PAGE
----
The Tribune - Spectrum


, September 29, 2002

Minority handling: The litmus test of a democracy
Pardeep Dhull

Democracy and the Limits of Minority Rights
by Nalini Rajan. Sage Publications, New Delhi. Pages 237. Rs 260.

Democracy and the Limits of Minority RightsA successful form of government is not known by how it deals with the majority but by the way it treats its minority. All countries in the world have different minorities. Be it the world’s biggest democracy or the largest one, it is the duty of a state to protect the fundamental rights of its citizens, the majority as well as the minorities. It is in this context, the book under review attempts to discuss the relationship between human rights and democracy.

In the first chapter, Nalini Rajan tries to explain the meaning of "human rights" which, according to her, are effective and artificial constructs to neutralise the instrumental use of individuals by others. Claiming that human rights can be effective only in a democracy that is "committed to the principles of equality and pluralism," she lays stress on individual autonomy, which means each person should be allowed to act independently. The problems relating to this aspect, constructivist accounts of human rights, Left-liberal formulation and human rights as natural laws have been discussed at length. The author, however, intends to examine a few existing Constitutional rights in India, which have "proved to be the most intractable, even after half a century of democratic governance in India."


In "Why Democracy Matters," the author first describes the ancient form of democracy and then goes on to discuss where and how the Indian polity falls far short of perfection. Since Independence, Indian democracy has come a long way. From the single-party system predominantly led by the Congress to the multi-party system, it has witnessed many changes. The author sees coalition politics as a clear transition from majoritarian rule and calls it "pluralitarian" rule. In today’s democratic set-up, different parties have different ideologies depending upon caste, religion, region, class, gender, etc. In pluralitarian government, she says, systemic bias towards minorities is likely. Notwithstanding this fact, she agrees that democracy is the least oppressive system in existence and suggests a proportional representation electoral system along with the present system to deal with the aspirations of minorities.

The right to religious freedom has always been a hot topic of deliberation among scholars. It is even more significant in today’s communally charged atmosphere. The author has taken up this issue in a chapter that discusses whether democracy and religion are compatible. First tracing the origin of the term "secularism" to Christianity, she goes on to argue the secularist policy a state should follow and finally concludes that the right to religious freedom should pertain to individuals rather than to groups as "special privileges accorded to religious groups may actually conflict with the interests of individuals belonging to oppressed groups."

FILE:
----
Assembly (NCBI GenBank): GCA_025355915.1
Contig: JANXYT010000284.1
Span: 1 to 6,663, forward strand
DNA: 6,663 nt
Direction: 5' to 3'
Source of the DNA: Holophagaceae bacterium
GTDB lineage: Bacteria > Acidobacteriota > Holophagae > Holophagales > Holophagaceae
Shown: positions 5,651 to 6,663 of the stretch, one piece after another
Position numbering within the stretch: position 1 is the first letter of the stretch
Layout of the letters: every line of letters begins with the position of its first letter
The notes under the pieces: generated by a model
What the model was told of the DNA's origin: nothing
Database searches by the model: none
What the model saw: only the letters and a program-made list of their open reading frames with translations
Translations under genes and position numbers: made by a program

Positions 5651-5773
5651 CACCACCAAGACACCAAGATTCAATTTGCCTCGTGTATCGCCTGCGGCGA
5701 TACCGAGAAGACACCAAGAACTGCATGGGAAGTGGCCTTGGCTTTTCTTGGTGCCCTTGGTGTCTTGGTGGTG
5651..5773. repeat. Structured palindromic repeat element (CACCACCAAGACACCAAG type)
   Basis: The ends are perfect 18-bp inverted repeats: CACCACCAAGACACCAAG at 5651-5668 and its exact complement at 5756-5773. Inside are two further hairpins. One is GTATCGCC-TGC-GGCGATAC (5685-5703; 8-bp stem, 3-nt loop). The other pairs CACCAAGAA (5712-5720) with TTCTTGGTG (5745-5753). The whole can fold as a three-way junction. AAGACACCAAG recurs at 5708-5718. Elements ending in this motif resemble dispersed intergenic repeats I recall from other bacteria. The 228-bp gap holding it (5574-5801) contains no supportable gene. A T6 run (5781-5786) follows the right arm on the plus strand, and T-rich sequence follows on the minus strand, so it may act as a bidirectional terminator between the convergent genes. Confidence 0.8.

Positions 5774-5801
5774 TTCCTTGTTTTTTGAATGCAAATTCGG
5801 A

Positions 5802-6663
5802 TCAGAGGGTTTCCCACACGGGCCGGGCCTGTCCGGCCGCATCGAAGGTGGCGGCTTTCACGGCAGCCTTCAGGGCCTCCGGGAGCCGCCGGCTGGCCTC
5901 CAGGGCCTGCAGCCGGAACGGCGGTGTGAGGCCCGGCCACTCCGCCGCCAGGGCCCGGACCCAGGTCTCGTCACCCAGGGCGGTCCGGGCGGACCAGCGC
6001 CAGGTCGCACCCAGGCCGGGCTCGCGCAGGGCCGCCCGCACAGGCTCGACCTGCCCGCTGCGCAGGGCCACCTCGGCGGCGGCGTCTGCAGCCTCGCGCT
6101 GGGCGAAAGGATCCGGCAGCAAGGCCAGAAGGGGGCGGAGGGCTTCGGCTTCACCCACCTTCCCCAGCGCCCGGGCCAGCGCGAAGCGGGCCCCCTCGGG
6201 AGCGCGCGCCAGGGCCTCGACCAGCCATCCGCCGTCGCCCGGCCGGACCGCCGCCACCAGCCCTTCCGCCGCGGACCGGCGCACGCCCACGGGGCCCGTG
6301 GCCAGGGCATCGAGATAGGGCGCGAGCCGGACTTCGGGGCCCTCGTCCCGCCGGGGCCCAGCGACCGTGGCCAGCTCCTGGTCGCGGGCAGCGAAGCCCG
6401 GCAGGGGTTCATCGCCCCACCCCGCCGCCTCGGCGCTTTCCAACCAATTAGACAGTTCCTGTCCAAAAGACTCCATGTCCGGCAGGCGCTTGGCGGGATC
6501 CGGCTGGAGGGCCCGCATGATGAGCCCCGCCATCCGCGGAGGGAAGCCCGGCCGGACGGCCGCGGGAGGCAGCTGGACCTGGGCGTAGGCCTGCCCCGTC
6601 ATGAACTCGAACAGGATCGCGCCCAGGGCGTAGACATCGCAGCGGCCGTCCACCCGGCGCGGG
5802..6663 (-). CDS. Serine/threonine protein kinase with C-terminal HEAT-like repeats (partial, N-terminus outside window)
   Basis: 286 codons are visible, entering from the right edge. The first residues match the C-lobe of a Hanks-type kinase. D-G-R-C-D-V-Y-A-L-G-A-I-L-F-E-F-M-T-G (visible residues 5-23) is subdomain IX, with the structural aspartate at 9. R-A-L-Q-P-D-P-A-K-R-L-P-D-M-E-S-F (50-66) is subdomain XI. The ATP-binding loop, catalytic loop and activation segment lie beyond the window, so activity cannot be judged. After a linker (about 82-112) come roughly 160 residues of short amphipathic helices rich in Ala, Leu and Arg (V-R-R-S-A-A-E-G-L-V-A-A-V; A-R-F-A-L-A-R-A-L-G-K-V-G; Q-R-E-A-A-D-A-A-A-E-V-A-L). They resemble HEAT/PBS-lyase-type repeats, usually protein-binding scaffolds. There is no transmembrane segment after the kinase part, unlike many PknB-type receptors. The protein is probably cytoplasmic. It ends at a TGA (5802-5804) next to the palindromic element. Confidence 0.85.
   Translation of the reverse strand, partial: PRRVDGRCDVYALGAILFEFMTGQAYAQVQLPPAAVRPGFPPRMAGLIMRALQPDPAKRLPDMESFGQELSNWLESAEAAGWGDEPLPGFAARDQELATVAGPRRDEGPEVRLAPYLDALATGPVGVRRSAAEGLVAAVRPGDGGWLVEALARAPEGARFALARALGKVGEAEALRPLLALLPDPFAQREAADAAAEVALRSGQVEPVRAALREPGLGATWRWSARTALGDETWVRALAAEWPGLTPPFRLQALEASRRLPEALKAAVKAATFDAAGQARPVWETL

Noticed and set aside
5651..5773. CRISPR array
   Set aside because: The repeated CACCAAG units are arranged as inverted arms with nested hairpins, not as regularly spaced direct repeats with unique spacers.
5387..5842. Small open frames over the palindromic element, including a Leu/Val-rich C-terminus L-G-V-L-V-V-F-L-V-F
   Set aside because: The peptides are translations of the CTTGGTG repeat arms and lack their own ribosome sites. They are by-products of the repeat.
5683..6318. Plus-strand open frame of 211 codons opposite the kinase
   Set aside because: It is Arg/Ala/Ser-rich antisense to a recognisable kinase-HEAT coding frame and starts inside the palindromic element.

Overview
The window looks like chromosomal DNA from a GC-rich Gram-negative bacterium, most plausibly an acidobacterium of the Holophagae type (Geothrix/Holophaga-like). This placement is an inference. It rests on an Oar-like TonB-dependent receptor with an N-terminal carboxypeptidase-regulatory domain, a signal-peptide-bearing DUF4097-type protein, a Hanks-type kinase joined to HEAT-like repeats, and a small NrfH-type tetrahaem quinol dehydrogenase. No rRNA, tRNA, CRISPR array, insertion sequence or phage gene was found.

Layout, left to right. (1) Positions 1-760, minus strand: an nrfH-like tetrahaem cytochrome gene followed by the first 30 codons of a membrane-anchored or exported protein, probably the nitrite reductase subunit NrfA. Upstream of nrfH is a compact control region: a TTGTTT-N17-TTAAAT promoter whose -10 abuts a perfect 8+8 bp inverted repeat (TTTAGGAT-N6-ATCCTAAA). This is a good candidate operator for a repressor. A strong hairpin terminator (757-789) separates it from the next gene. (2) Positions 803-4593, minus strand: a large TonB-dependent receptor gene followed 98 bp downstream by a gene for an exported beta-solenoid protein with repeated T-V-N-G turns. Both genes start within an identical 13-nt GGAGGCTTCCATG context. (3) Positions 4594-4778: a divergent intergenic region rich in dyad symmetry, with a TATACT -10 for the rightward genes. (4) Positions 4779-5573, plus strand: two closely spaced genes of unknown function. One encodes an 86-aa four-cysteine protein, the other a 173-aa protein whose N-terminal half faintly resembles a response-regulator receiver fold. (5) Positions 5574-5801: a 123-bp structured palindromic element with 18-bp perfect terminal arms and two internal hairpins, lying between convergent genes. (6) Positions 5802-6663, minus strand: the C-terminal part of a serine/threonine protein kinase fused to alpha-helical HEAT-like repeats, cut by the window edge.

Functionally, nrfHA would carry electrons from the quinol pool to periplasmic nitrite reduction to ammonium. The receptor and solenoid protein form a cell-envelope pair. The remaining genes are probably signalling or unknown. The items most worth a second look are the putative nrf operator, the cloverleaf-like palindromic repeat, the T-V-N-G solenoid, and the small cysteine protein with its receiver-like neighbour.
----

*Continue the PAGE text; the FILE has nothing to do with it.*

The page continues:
On the contrary, in a chapter on multiculturalism, the author has defended group rights for cultural minorities. She says that as cultural rights are based on the principle of the right to equal consideration and respect, the individual in each group turns out to be the primary beneficiary. However, whether minority or group rights promote the economic welfare of the individuals concerned is debatable.

A chapter dealing with environmental issues stresses the need for rights pertaining to the preservation of the ecosystem. The author sees these rights as individual rights in a global context. All over the world, people have been expressing concern about the deteriorating condition of the global environment. The World Summit on Sustainable Development, held in Johannesburg recently, also showed its commitment to reverse the continuing degradation. Apart from problems relating to this aspect, animal rights, smoking-related politics, reproduction technologies and genetic engineering have been dealt with in detail. Gandhian values vis-à-vis ecology makes for an interesting reading. The book also discusses the famous environmental movement Narmada Bachao Andolan that forced the World Bank to support a commission on dams to review all major irrigation projects in the world.

The last chapter, "Towards Greater Federalism," deals with the Indian democratic structure. From time to time, various parties have been raising the demand for the review of the Constitution. Whether India should have its Constitution on the lines of the US-style Federal system is subjected to debate. However, the author as well as most of the analysts find the existing parliamentary system quite effective and suggest a few amendments to make it more federal.

Written in an easy-to-understand language, the book has discussed the latest issues relating to Indian democratic set-up in detail. Students of social sciences and organisations dealing with human rights may find it useful.